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New York City Shopping Guide for Seniors PDF Print E-mail

Guest Correspondent Wendy L., Miami FL: Whether tourist or local, be aware that shopping in New York City can be pricey. However, if you know how to find them, bargains are everywhere.

An ex-New Yorker, I go back often to stock up on everything from seasonal clothing to electronics to the latest in contemporary furnishings. As a senior shopper, I like the convenience of the Big Apple. I can get around by foot, cab, Uber and Lyft, and there are many places to stop, eat and take breaks.

Here are some suggestions on how and where to do your senior shopping in Manhattan. Rules of the Game: No matter where you look for bargains, don't accept the label numbers or clerk-quoted prices, especially on more expensive items. The economy is tough these days, and New York merchants are eager for business.

They're well aware that selling an item at a lower price is better than not selling it at all. Use the wisdom of your years to be a tough negotiator, and don't forget to ask for senior discounts.

Chinatown: This area in Lower Manhattan is still a great place to find bargains. However, considering the current flood of mainland Chinese goods in American big-box stores, the venerable neighborhood isn't quite as exotic and economical as it once was.

Despite the competition, Chinatown, especially stores and stalls along Canal and Mott streets, is worth browsing. Peruse the home decor, clothing, shoe, and leather bargains. If you're in the market for the latest smartphones, check out the variety of popular electronics available. For Chinatown info, shopping news and current events, go to explorechinatown.com.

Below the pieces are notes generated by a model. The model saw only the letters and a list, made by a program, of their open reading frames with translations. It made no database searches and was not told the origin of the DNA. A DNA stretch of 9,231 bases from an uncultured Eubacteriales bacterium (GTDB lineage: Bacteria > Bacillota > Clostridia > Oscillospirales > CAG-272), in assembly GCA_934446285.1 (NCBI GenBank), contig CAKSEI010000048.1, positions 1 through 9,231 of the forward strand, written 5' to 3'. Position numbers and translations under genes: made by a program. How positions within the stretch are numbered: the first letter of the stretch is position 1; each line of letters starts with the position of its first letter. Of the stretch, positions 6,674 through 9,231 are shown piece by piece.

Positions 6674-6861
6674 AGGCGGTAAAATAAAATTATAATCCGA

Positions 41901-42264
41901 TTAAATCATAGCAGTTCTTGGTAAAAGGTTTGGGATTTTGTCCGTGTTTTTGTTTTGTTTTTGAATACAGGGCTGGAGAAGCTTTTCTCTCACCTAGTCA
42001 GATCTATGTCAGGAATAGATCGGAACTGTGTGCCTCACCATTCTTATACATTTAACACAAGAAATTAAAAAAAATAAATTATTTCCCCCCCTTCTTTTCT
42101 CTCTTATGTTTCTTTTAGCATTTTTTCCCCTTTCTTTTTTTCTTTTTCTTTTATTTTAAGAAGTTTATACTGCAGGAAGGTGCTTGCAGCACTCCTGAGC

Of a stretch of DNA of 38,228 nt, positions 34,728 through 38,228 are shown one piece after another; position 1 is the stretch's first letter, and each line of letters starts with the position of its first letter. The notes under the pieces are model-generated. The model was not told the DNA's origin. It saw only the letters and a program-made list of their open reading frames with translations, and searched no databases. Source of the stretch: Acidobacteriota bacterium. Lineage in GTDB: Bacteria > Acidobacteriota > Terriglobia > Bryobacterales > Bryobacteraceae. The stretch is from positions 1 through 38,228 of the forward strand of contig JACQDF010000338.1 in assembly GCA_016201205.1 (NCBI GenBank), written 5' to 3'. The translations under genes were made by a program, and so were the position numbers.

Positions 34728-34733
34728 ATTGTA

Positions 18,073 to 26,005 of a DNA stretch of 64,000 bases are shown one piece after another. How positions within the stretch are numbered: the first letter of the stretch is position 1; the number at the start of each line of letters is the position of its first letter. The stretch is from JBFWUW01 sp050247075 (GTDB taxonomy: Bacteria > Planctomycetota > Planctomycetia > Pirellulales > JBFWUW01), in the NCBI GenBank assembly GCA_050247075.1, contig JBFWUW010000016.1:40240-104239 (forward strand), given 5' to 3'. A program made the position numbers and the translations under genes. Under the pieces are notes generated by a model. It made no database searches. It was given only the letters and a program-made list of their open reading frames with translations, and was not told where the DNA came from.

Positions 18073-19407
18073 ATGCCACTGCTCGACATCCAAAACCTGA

Little Italy: For nostalgic tastes, merchandise and sights of the sunny European homeland of many New Yorkers’ ancestors, Little Italy is the place. Stroll along the Lower East Side's Elizabeth, Mulberry, and Mott streets.

You'll find shops that sell the latest handbags, jewelry, and shoes at a fraction of the prices you'd pay on Fifth Avenue and elsewhere in midtown Manhattan. For info, shopping news, and current events, go to littleitalynyc.com.

Chelsea, Union Square and Meatpacking Districts: This is the hip, young Lower Manhattan neighborhood that also offers bargains for the not-so-young senior. Many big stores have their bargain outlets here in the lower-rent area, including Barneys Co-Op, Universal Gear and T.J.Maxx.

For fresh food stands and a healthy lunch break, Union Square Greenmarket is open four days a week. It's the largest farmers market in the city.

Fifth Avenue: For senior visitors with big shopping budgets, this famous uptown street has Versace, Cartier and other exclusively expensive stores. For the smart senior shopper seeking real bargains along Fifth Avenue from 40th through 60th streets, they can still be found in less pretentious shops. Some favorites are Gap Fifth Avenue, Banana Republic, H&M Midtown along with smaller stores along the off-Fifth side streets.

Public Transport: Seniors get 50% off bus and subway fares in New York City with the Reduced-Fare MetroCard. Many businesses and restaurants will also offer senior discounts -- be sure to ask.

For the smart senior, shopping in the Big Apple can be an enjoyable experience. Cabs and public transportation make getting around easy, and the varieties of merchandise and services are almost endless.

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